Sadly, from this point onwards being a vegan in Scotland was quite difficult and heaven forbid one says they are also gluten intolerant (like I am) – then it’s a nightmare.
Next, we stayed at the Athol Palace in Pitlochry. I have fond memories hiking up Ben Vrackie and witnessing amazing sunny views over the valley. However, food wise, it’s not the best place to stay. We emailed and phoned the hotel multiple times before confirming our reservation to ensure they knew we were vegan but obviously there was some communication issues between reception and the kitchen. Also, for some bizarre reason, the hotel is an exact copy of the hotel from Stanley Kubrick’s The Shining – not a good picture to have in mind when you know you have irritated the staff with your numerousdietary requests.
On the first evening, we arrived at the dining hall to be told, “We didn’t get a note saying that you’re vegan, we can’t help you”. Although we informed the kitchen that we are vegan, at breakfast they couldn’t offer us anything to eat besides ONE roasted mushroom, half roasted tomato and toast each – side pickings from the full English Breakfast. After a wild goose chase in Pitlochry trying to find vegan food, we found a vegan hotel: Saorsa 1875. I didn’t know vegan hotels existed until that trip. I had a vegan ‘pulled pork’ sandwich with a salad and French fries. I’m not sure if the meal was scrumptious or I was starving but I enjoyed the food and wonderful hospitality.
After Pitlochry, we stayed at Culloden House near Inverness. Although the façade of green ivy covering the white brick was picturesque, yet again it was a challenge to be a vegan. For breakfast, they also gave us 1 tomato, 1 mushroom and toast as sides to the ‘normal’ full English Breakfast. Instead of eating in the hotel, we ventured into Inverness to look for a Wholefoods or Health shop where we bought our own supplies: coconut milk, vegan gluten free bread, vegan butter, vegan gluten free cereal, vegan chocolate etc. We also found Velocity Café: a bicycle workshop and vegetarian café which serves vegan meals. They were even willing to try make us Rooibos lattes – what a find!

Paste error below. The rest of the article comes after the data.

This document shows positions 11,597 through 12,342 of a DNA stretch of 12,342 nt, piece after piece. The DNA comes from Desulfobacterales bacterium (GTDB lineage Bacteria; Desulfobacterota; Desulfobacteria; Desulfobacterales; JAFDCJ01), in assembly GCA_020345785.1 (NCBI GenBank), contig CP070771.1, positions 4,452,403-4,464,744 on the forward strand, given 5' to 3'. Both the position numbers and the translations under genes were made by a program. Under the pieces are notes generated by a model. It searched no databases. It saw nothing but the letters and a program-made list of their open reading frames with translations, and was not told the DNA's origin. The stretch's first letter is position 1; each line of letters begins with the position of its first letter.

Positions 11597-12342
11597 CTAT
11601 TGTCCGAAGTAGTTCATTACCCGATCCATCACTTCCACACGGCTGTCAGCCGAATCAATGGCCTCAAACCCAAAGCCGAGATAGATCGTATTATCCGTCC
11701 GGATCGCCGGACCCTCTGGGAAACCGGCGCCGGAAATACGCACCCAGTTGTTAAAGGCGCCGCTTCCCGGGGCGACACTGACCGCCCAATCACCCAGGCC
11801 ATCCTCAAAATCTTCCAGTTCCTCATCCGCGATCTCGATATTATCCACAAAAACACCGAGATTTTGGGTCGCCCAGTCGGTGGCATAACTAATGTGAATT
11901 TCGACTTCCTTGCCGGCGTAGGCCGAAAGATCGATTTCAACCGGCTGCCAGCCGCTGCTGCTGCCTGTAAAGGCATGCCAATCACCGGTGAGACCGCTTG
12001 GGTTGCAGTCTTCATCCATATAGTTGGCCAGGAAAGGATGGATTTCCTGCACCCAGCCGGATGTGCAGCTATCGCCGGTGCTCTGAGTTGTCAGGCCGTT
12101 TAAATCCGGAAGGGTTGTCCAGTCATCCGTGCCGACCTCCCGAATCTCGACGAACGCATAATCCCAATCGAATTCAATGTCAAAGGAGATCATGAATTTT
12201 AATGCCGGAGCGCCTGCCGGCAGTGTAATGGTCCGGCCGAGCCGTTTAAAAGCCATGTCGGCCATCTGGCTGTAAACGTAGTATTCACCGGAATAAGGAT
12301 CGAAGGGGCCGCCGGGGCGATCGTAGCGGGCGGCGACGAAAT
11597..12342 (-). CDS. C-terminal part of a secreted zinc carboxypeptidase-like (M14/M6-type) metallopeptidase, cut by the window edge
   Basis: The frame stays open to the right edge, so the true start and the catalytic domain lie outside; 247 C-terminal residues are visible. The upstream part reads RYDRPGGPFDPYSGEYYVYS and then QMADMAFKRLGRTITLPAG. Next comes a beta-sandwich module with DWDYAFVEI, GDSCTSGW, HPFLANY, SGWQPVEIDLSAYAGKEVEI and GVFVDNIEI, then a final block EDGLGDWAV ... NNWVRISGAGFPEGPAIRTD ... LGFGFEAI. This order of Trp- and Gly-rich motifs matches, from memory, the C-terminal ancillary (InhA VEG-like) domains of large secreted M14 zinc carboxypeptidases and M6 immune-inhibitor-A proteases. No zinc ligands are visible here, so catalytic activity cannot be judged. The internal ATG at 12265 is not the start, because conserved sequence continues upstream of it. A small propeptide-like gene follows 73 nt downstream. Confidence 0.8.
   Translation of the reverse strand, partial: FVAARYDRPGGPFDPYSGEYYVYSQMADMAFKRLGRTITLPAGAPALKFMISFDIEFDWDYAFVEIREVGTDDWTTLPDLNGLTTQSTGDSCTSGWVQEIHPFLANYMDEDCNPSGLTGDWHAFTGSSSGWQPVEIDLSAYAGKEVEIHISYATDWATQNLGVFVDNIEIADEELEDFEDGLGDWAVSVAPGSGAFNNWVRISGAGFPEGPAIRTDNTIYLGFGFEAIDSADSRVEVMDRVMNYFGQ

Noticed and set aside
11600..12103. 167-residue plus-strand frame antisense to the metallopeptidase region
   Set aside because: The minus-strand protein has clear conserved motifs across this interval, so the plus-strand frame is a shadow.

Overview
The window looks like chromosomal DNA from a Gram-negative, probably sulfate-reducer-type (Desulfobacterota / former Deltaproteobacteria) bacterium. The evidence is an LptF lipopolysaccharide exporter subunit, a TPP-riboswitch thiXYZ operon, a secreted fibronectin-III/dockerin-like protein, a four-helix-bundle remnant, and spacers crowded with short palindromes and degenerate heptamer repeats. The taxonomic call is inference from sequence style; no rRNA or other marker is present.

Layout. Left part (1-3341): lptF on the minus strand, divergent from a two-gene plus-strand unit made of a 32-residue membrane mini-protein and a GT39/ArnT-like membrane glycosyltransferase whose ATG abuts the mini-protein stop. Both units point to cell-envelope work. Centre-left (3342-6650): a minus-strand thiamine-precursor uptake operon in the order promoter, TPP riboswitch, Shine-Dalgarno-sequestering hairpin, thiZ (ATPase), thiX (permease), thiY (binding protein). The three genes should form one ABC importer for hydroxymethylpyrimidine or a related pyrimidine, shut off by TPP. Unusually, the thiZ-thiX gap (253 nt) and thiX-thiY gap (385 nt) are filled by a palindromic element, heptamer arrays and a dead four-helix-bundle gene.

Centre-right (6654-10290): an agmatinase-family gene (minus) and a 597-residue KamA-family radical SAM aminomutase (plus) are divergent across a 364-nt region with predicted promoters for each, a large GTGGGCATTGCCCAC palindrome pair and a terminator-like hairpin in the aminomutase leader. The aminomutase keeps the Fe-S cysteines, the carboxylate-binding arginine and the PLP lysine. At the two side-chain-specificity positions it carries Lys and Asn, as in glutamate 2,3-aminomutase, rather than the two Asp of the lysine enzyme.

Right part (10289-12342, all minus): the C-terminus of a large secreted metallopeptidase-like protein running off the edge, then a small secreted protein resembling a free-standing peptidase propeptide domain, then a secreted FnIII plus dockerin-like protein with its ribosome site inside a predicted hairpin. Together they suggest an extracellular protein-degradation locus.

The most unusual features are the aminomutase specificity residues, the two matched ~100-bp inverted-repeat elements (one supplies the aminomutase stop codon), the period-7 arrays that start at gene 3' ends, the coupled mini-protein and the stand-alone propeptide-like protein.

I will never forget the staff’s faces when we brought our own cereal, toast, butter and milk out at the breakfast table – and how disinterested they were to toast our ‘special bread’.
So far through our journey around Scotland I have learnt that it’s better to stay at an Airbnb or vegan hotels where you are sure to have a decent vegan meal. Thanks to apps like Vegan Friendly and Happy Cow I found there are more vegan restaurants around the UK than I expected. Plus, I was surprised that most restaurants have a vegan option.
On the flip side, I now know that it’s always a good idea to have a carton of plant-based milk or a loaf of vegan gluten free bread with you whilst travelling – especially if you are a strict vegan. I was disappointed to learn that some hotels don’t put effort into accommodating guests. Since veganism has become extremely popular, I thought advertising vegan options or being vegan friendly would attract more guests but apparently, it’s a nuisance rather than an opportunity for growth.
All in all, “I can’t think of anything better in the world to be but a vegan” (Alicia Silverstone). From my experiences, I will be more prepared to travel as a vegan. Regardless that veganism has become a big trend.”
Karen & Pagan Reed.